Taken by Storm: Business Financing, Survival, and Contagion in the Aftermath of Hurricane Katrina
University of Missouri - Department of Economics; U.S. Census Bureau - Center for Economic Studies
U.S. Census Bureau - Center for Economic Studies
October 23, 2014
We use hurricane Katrina's damage to the Mississippi coast in 2005 as a natural experiment to study business survival in the aftermath of a capital-destruction shock. We find very high exit rates for businesses that incurred physical damage, particularly for small firms and less-productive establishments. Auxiliary evidence from the Survey of Business Owners suggests that the differential size effect is tied to the presence of financial constraints. In the long run, the cumulative effect of the storm was even larger, compounded by local demand externalities due to the proximity of surviving businesses to damaged businesses that had exited. These forces explain why the most heavily damaged coastal areas of Mississippi had not recovered within five years despite significant help from both federal and state sources.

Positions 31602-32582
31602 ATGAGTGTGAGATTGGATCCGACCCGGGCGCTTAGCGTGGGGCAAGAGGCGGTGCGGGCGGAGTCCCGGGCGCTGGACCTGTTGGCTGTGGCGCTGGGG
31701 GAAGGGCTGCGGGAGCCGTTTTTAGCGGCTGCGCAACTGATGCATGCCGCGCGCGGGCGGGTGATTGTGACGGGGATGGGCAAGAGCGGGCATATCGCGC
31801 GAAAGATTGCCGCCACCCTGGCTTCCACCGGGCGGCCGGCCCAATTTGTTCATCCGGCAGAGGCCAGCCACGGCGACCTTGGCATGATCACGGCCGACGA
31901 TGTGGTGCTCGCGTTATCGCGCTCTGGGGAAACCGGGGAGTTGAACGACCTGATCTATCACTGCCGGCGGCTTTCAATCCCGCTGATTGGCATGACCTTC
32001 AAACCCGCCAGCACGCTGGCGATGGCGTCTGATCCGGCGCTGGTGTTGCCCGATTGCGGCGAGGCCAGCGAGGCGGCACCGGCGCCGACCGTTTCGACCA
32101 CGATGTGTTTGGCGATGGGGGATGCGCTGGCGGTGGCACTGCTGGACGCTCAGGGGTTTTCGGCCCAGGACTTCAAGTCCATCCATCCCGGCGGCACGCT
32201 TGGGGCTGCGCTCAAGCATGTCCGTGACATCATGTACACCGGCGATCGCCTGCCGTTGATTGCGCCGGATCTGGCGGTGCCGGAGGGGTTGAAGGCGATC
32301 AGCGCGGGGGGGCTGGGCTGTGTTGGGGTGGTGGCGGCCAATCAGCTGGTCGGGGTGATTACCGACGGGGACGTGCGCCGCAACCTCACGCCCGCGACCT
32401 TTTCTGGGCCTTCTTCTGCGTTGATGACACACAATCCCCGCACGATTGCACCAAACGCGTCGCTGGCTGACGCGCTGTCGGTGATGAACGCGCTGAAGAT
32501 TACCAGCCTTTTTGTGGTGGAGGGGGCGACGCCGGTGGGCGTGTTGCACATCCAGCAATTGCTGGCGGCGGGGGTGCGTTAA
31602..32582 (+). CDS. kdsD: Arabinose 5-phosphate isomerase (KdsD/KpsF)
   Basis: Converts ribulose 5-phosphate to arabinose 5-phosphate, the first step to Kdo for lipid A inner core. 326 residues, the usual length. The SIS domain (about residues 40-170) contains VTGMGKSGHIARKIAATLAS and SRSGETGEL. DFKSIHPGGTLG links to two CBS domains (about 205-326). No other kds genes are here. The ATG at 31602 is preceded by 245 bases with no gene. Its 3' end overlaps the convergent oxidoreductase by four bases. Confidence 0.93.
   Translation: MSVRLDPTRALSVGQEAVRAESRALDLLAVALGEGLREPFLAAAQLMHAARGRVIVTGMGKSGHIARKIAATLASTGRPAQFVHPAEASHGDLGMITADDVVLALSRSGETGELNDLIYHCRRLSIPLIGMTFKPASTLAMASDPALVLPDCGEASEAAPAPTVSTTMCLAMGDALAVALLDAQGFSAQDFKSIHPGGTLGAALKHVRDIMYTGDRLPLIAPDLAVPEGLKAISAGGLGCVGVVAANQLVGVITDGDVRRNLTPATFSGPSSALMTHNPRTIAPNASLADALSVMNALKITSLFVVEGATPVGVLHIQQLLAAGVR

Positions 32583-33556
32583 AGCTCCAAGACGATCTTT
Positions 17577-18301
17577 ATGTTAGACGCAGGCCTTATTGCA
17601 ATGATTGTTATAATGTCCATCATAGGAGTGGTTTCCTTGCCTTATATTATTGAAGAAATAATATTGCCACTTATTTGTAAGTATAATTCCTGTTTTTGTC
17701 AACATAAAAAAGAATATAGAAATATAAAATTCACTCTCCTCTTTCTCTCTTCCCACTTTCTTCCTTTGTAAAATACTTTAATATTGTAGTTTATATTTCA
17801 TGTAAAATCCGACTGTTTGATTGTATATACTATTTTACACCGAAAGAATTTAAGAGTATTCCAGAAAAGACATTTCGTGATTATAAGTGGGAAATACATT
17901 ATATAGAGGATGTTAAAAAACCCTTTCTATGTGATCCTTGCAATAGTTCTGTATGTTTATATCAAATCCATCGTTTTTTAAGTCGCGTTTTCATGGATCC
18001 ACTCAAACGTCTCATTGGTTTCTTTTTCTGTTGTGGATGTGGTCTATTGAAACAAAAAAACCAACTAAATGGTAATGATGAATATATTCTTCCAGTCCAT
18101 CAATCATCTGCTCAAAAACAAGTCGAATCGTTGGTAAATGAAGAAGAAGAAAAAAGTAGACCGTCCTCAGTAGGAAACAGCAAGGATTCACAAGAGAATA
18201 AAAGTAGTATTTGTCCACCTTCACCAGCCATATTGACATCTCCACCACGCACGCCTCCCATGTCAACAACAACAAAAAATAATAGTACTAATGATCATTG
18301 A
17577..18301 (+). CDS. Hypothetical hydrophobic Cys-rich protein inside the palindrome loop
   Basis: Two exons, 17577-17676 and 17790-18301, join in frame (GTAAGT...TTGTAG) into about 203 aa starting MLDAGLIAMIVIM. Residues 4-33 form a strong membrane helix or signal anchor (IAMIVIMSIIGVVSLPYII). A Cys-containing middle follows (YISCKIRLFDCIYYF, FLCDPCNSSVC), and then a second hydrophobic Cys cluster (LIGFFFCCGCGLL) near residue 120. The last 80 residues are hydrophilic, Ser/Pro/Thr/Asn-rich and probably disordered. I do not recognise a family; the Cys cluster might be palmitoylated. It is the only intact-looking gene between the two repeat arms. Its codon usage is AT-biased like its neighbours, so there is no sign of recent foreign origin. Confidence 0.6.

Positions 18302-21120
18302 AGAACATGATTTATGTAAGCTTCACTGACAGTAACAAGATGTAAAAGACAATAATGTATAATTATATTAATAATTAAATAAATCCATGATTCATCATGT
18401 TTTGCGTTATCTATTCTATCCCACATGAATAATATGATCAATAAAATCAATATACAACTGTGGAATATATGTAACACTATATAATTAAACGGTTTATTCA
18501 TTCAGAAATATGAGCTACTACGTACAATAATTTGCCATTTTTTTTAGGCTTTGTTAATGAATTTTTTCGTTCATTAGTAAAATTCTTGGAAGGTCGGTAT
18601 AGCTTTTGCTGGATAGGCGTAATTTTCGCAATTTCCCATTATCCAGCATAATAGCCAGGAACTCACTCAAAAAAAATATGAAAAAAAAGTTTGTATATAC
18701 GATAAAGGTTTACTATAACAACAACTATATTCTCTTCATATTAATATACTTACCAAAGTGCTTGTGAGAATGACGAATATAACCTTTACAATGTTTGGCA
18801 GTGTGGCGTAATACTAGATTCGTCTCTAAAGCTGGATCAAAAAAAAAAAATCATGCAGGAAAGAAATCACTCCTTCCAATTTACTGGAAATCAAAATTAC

Number of Pages in PDF File: 49
Keywords: Retail, chain, financial constraints, hurricane, Katrina, natural disaster, exit, contagion
JEL Classification: D22, L11, L81, L83, Q54
Date posted: March 31, 2014 ; Last revised: October 24, 2014
© 2015 Social Science Electronic Publishing, Inc. All Rights Reserved.
This page was processed by apollo1 in 0.297 seconds